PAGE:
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made out on parchment, and embellished with office, four ships of war were sent out to Tanan ornamental figure of Britannia, and in this gier, to demand compensation for the plunder guise was distinguished by the appellation of and detention of the British ship; the Algerinc “ The Mediterranean Pass.”
port was blockaded; but, soon after the comAs years rolled on, the Moorish treaty con- mencement of the blockade, a severe epidemic tinued in force, and by degrees its provisions broke out at Gibraltar, and the ships were became matters of custom ; so that the “ Me- withdrawn, to procure supplies for the rock diterranean pass” remained one of the ordinary fortress, and there the matter ended. Some time papers all ships provided themselves with afterwards, the owner and captain of the Perwhen about to enter the great inland sea. severance had an interview with Sir G. MurThe Moorish cruizers were allowed from time ray, then secretary for foreign affairs; but the to time to board such vessels, and ask for a interview only led to an expression of regret sight of their pass; but they had no right to that nothing further could be done. institute any other kind of examination into Something, however, was done, in one sense, their papers; neither was it in any way lawful the sympathising reader will be glad to know. for them to demand a pass of vessels bound In consequence of the generous Englishman's only to the outer Atlantic ports.
letter to Trieste, the poor Austrian captive was Upon the shadowy pretext of this almost demanded and restored to his friends, and soon obsolete treaty, three centuries and a half old, after an Austrian squadron presented itself at Algerine piracy has managed to drag on a Rabat, and bombarded the nest of the piratical precarious existence even to the present day. horde. The three principal Moorish ships that From time to time, ships have been fitted out, were in the anchoring-ground at the time of in the remote port of Salee, by lawless adven- the bombardment were entirely destroyed. turers, whose policy it has been to interest the In the Morning Advertiser of February 2, Moorish authorities in their occupation, by 1830, the following paragraph appeared :yielding to them the lion's share of the booty, “On the 27th of October last, a bottle was after each successful expedition, taking in re- picked up at Bottle Creek, Grand Caicos, latiturn only the name of servants of the emperor. titude 21° 20', N., longitude 71° 20', W., which Whenever cruizers of this nature fell in with was found to contain the following note :"the armed vessels of civilized nations, they August 1, 1828.-Should this be picked up by were invariably found under Moorish colours, any one, I beg they will make known, as soon as engaged in the harmless and peaceful work of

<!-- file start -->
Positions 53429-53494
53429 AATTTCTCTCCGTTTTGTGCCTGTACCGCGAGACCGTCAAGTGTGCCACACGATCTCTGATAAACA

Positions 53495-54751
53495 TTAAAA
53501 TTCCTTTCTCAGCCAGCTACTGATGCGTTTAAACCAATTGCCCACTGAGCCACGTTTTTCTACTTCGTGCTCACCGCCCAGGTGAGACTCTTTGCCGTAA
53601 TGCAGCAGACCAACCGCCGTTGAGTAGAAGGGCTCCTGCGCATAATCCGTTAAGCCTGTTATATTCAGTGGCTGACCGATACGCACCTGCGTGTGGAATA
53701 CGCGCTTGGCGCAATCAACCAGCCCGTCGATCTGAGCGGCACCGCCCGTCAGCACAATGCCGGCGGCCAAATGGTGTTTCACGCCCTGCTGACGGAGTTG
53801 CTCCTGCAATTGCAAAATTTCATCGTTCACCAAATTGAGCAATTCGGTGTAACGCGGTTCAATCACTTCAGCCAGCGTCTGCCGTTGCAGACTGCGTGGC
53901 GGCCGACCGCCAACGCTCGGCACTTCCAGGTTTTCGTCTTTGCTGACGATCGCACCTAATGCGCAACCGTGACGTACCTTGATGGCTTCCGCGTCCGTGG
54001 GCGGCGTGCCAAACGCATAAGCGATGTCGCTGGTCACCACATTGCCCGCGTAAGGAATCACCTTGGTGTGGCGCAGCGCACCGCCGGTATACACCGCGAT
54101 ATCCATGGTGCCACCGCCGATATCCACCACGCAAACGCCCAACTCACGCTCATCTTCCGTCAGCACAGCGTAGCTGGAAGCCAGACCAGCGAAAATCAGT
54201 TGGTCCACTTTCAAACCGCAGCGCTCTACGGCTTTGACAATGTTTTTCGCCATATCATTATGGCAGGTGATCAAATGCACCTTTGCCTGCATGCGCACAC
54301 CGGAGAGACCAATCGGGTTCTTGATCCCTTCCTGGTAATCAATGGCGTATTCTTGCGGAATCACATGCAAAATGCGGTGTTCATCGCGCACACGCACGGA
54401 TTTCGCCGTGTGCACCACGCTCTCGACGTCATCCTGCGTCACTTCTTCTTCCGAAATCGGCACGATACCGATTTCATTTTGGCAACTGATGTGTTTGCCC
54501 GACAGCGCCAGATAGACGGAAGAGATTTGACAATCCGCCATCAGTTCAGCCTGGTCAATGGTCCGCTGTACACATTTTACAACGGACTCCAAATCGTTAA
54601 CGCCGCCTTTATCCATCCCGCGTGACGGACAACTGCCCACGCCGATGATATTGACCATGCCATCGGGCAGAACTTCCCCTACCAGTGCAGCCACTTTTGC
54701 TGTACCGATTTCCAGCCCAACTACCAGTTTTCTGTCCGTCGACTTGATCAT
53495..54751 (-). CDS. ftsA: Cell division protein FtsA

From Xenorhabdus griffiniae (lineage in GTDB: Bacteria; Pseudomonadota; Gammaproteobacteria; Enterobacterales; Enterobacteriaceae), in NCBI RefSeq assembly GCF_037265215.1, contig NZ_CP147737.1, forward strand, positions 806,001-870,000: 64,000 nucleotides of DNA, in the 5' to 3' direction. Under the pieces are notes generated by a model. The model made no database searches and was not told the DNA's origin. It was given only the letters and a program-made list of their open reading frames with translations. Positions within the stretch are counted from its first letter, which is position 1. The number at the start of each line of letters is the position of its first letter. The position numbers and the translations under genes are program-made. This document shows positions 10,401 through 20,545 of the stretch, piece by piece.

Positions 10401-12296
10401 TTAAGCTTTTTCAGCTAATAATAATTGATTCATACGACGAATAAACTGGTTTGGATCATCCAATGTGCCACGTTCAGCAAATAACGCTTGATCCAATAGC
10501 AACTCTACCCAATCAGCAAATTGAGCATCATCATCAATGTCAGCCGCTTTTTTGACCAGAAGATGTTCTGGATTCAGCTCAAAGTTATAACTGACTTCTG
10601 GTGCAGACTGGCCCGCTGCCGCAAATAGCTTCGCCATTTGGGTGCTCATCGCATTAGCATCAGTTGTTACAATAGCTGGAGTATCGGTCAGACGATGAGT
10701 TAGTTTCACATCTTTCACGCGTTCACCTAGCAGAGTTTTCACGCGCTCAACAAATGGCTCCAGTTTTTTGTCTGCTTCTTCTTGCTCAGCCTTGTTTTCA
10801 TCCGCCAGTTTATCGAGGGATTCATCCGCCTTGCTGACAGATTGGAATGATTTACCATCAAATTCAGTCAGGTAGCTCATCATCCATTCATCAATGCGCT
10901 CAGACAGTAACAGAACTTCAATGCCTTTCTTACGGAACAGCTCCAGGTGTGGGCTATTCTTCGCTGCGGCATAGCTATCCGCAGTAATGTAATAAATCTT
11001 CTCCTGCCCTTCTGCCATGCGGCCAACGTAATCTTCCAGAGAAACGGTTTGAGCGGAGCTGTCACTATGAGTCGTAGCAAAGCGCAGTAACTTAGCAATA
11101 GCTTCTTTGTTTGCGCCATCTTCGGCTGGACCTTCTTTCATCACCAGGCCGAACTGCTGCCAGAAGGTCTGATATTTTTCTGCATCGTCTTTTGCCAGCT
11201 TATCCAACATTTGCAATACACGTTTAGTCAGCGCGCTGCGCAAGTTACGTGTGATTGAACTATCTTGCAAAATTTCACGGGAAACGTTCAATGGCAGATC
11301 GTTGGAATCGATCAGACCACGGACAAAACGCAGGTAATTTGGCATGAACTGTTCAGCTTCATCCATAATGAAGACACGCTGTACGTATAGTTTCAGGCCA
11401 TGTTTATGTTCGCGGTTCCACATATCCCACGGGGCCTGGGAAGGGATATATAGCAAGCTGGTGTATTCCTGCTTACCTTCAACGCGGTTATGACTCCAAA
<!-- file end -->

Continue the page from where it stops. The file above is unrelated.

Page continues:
possible, that the English brig, Perseverance, is taken asking for a sight of the Mediterranean pass ;
by a brig of 10 guns and 150 men, apparently
Turks, and carried into Salee. Taken off Cape but when, on the other hand, they chanced to
Finisterre on the 26th of July, 1828. I have my pounce upon prey of inferior strength, false wife on board.—Brig Perseverance, W. S., Master. colours appeared, as in the rencontre with the It will be at once perceived that this was Perseverance, and, under the pretext of some the document spoken of in the first part of the informality in the papers submitted to their narrative, as being thrown overboard from the inspection, they carried off their victims to bows in a cask, the night after the purpose of Salee, and retained them there in secrecy, until the Moors to take their captives to Salee was they had ascertained whether any inconvenient discovered. The cask was launched into the inquiries after them were likely to be made. Atlantic, near the latitude of Cape St. Vincent. If all seemed to promise well, after a sufficient It must have thence been carried southwards, to time the vessels and cargoes were appropriated, the neighbourhood of the Canary Islands (for and the crew carried up into the country, and such is the well-known direction of the ocean's there detained, upon the chance of extracting drift); there it must have become involved in ransom for them at some future time. Every the northern edge of the great equatorial now and then it has chanced that the bucca- current of the Atlantic, which the earth's roneers have caught Tartars, and have paid tation causes to set into the Gulf of Mexico, heavily for their temerity. They have, upon between San Domingo and the main land of such occasions, been quiet for a time; but South America. The Grand Caicos bank, after an interval of repose, they have again